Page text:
It’s Lent, it Lent, you must repent. We put our trust in God. In our desire for conversion, we must not relent.
Homily for the Seventh Sunday in Ordinary Time, Year A (18 & 19/2/23)
“[L]ove your enemies and pray for those who persecute you; in this way you will be sons of your Father in heaven … be perfect as your heavenly Father is perfect.”
Once again, it’s a tough Gospel and a high standard. But in some ways, it has to be, because of the corrosive effect of hatred, on families, on society, and even on the relations between countries. We also need to think a bit about the history of the teaching on these matters.
Christ quotes for us, “You have learnt how it was said: You must love your neighbour and hate your enemy”. If we look at the Old Testament, it says that we must love our neighbour, but it doesn’t say to hate our enemy. Instead, what had happened was that the teaching had been distorted over time; what some of the rabbis taught wasn’t what God originally commanded. “Neighbour” was often used to refer just to Jews; Our Lord says that it should refer to everyone – just think of the example of the parable of the Good Samaritan; back at that time, the Jews hated Samaritans.
The world could be so much different if, over two thousand years, we had been faithful to this teaching of Christ. Instead, we have divisions in families, in society and between nations. We also find prejudice between nations due to crimes committed hundreds of years ago. Some prejudices may now be more moderated into certain jokes. The English make jokes about the Scots, the Welsh, the French and so on, and I’m sure they do the same about us as well. There are ways to let bygones be bygones, and to remember that the people who committed certain horrible acts are dead and buried, and children don’t always copy their parents.
Am I being naive? Some might say, “But they haven’t changed, Father”. That may or may not be the case. But sometimes, we have to be the ones that have to make the first, careful, tentative, steps towards peace. They may also have prejudices against us as well, and we need to dispel those. Think of the mess in Northern Ireland between Catholics and Protestants, although it is more to do with politics rather than religion. There is still more work to be done, but ways have already been found for at least a certain amount of peace and toleration.
The point Christ makes about being perfect as our heavenly Father is perfect is that we are called to be perfect in love. It’s a matter of spreading love, not hate, kindness, rather than violence, generosity, rather than stinginess, to be open to all, rather than to form closed cliques. It also, of course, links to evangelisation. As Bishop Stephen was saying last week, it can be so easy to dip our hand into the bowl of fire of evil and start throwing that around, but we need instead to dip our fingers into the water of holiness and spread that around instead. We called to bless, not curse. God the Father offers His love to all sides, and we must do the same, even if, like with God, some choose to reject it.
We can so easily overlook the importance and knock-on effect even of a smile or a kind word. Someone once said to me that he was locking up the car park and he doesn’t know what look he had on his face, but a man was walking by and said to him, “Don’t worry, mate. It probably won’t happen.”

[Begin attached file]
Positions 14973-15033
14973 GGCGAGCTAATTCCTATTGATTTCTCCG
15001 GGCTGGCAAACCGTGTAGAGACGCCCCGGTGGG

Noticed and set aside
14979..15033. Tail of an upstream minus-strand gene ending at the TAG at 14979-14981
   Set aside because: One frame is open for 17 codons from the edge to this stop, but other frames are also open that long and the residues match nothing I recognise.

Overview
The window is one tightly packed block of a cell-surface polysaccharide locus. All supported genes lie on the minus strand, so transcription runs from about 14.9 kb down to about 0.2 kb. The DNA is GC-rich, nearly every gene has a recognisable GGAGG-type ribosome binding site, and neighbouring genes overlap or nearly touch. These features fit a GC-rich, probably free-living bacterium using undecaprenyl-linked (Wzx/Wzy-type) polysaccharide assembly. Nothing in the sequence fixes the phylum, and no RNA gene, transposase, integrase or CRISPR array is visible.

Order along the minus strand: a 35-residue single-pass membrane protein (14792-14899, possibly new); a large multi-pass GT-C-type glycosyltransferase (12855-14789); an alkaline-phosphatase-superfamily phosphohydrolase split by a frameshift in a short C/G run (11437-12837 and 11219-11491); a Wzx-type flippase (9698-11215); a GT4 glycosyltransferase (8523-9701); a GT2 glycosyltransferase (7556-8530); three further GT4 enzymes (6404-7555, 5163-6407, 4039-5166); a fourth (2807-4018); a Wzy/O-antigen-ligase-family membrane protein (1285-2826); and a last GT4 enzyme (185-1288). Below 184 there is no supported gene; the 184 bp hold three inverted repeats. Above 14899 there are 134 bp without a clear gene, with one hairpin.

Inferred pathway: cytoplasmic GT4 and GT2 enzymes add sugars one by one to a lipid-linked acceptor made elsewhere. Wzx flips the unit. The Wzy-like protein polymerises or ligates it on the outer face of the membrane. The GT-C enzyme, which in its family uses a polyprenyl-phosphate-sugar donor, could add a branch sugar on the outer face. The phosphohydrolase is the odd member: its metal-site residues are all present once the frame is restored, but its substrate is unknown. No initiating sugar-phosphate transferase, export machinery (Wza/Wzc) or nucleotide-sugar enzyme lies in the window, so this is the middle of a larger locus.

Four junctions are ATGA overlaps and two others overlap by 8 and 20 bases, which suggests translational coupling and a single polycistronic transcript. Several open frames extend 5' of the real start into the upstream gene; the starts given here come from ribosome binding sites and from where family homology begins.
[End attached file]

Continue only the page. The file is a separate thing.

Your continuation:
So there are all sorts of things we can do. In big matters, it can be difficult to continue to choose to love, when to wish someone ill would be easier; but as the saying goes, we are to hate the sin but love the sinner. Even just small gestures can make a difference; out of self-defence we might want to close the door half-way, but we still leave it half-open.
The Homily for the Sixth Sunday in Ordinary Time (11 & 12/2/2023) was given by Bishop Stephen Wright.
Homily for the Fifth Sunday in Ordinary Time, Year A
– Racial Justice Sunday (4 & 5/2/22)
Today we celebrate Racial Justice Sunday. When I was at school, we studied figures such as Mahatma Gandhi and Martin Luther King and it seemed that, firstly, racism in the twentieth century had been worse in America than over here – we never had segregation of schools or on buses, and secondly, it seemed that things have improved here over the years as well – in the past, you might have seen an advert for a home to rent, with the comment “no blacks, dogs or Irish”; that kind of thing wouldn’t be allowed anymore. So when, during the first lockdown, protests began across America organised by Black Lives Matter, it reminded us of how much work still needs to be done across the Atlantic – we don’t have neighbourhoods here segregated into white, black and Hispanic. But then protests started here as well. For those of us who are white, for some of us at least, it was a bit of a surprise. Yes, there are still remnants of it left in corners here and there, but is it really so widespread?
Last year I saw a video produced by medical students from Keele University about this very issue. It showed how sometimes, racism exists in attitudes or ignorance, for example, a Chinese woman was told that the reason for her health problems was probably because she hadn’t cooked her rice properly – later on she discovered that she had cancer. Or sometimes it was to do with who gets selected for promotion – some relatively new people get tapped on the shoulder and are told that they ought to apply for this new job offer, whilst others are not and work in the same department in the same job for years.